Eduard Pevzner, et al., appellants, v. 1397 E. 2nd, LLC, et al., respondents, et al., defendant.
Argued—May 10, 2012
DECISION & ORDER
In an action to recover damages for personal injuries, etc., the plaintiffs appeal, as limited by their brief, from so much of an order of the Supreme Court, Kings County (Ash, J.), dated October 17, 2011, as granted that branch of the motion of the defendants 1397 E. 2nd, LLC, and FTC Management, Inc., which was for summary judgment dismissing the complaint insofar as asserted against them.
ORDERED that the order is reversed insofar as appealed from, on the law, with costs, and that branch of the motion of the defendants 1397 E. 2nd, LLC, and FTC Management, Inc., which was for summary judgment dismissing the complaint insofar as asserted against them is denied.
The injured plaintiff allegedly fell and sustained injuries while walking on East 2nd Street in Brooklyn when he stepped into an unpaved square of ground next to the curb measuring approximately three feet by three feet. The injured plaintiff, and his wife suing derivatively, commenced this action against, among others, the abutting owner, 1397 E. 2nd, LLC, and its managing agent, FTC Management, Inc. (hereinafter together the movants). On their motion, inter alia, for summary judgment dismissing the complaint insofar as asserted against them, the movants contended that the alleged defect at issue was a city-owned tree well which they had no duty to maintain. The Supreme Court granted their motion. The plaintiffs appeal, and we reverse the order insofar as appealed from.
Contrary to the plaintiffs' contentions, the motion was timely made within 60 days after the filing of the note of issue (see CPLR 3212[a]; Kings County Supreme Court Uniform Civil Term Rules, Part C, Rule 6 [formerly Rule 13] ), and the Supreme Court providently reviewed the unsworn deposition transcripts submitted in support of the motion, since they were certified by the reporters and the plaintiffs did not challenge their accuracy (see Zalot v. Zieba, 81 AD3d 935; see also Rodriguez v. Ryder Truck, Inc., 91 AD3d 935). However, the evidence submitted by the movants did not establish their prima facie entitlement to judgment as a matter of law.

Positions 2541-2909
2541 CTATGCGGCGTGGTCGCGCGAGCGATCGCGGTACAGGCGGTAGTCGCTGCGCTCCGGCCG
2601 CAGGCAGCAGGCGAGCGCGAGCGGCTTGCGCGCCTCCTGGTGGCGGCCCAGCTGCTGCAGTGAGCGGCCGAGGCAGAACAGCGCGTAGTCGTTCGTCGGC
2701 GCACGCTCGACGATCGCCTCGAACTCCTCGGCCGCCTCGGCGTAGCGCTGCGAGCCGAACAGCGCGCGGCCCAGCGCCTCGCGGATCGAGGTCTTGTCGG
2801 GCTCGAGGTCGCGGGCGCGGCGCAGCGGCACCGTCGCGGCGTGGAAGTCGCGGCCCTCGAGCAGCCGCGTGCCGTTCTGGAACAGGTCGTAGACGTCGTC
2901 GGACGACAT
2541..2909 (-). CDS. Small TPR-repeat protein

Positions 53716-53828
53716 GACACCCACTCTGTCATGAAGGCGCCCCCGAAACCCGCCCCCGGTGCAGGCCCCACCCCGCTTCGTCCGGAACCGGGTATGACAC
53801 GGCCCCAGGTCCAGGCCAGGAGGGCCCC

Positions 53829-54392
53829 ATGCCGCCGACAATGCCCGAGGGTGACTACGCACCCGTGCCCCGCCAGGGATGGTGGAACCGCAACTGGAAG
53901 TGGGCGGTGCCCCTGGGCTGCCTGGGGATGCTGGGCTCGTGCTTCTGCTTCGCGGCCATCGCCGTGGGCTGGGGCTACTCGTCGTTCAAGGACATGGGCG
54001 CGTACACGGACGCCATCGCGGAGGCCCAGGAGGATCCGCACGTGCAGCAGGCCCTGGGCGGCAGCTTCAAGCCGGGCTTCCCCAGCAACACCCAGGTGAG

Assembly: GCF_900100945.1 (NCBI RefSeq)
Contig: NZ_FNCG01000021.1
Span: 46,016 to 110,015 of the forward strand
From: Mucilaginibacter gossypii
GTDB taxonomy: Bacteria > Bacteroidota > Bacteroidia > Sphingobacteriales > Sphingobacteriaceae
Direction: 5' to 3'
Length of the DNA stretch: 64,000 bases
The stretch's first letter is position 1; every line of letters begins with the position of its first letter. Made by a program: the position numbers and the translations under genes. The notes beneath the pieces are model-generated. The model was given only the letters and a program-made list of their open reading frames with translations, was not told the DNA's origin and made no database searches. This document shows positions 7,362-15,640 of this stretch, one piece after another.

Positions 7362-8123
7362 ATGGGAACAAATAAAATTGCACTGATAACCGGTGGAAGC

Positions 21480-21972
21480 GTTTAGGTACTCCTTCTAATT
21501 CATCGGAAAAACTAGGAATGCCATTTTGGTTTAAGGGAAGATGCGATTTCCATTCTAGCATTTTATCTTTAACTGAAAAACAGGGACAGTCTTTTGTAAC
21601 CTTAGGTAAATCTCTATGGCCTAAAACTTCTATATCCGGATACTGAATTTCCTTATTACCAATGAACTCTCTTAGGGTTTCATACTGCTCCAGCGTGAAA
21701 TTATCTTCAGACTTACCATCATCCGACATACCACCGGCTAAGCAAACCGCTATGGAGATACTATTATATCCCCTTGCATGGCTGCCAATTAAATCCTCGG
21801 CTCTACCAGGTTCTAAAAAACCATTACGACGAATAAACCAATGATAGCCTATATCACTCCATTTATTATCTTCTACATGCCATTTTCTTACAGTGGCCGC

Administrative Code of the City of New York § 7–210, which became effective September 14, 2003, shifted tort liability for injuries arising from a defective sidewalk from the City of New York to the abutting property owner. However, a tree well does not fall within the applicable Administrative Code definition of “sidewalk” and, thus, “section 7–210 does not impose civil liability on property owners for injuries that occur in city-owned tree wells” (Vucetovic v. Epsom Downs, Inc., 10 NY3d 517, 521; see Vellios v. Green Apple, 84 AD3d 1356; Teitelbaum v Crown Hgts. Assn. for the Betterment, 84 AD3d 935; Grier v. 35–63 Realty, Inc., 70 AD3d 772). Here, the movants failed to establish, prima facie, that the alleged defect was a city-owned tree well which they had no duty to maintain (see Harakidas v. City of New York, 86 AD3d 624, 626; cf. Vellios v. Green Apple, 84 AD3d 1356; Grier v. 35–63 Realty, Inc., 70 AD3d at 772–773). Moreover, the movants failed to satisfy their burden of demonstrating, prima facie, that they neither created the allegedly hazardous condition nor had actual or constructive notice of its existence for a sufficient length of time to discover and remedy it (see Harakidas v. City of New York, 86 AD3d at 627). Since the movants failed to establish their entitlement to judgment as a matter of law, we need not review the sufficiency of the plaintiffs' opposition papers (see Winegrad v. New York Univ. Med. Ctr., 64 N.Y.2d 851).
Accordingly, the Supreme Court should have denied that branch of the motion which was for summary judgment dismissing the complaint insofar as asserted against the movants.
ANGIOLILLO, J.P., FLORIO, BELEN and CHAMBERS, JJ., concur.
Clerk of the Court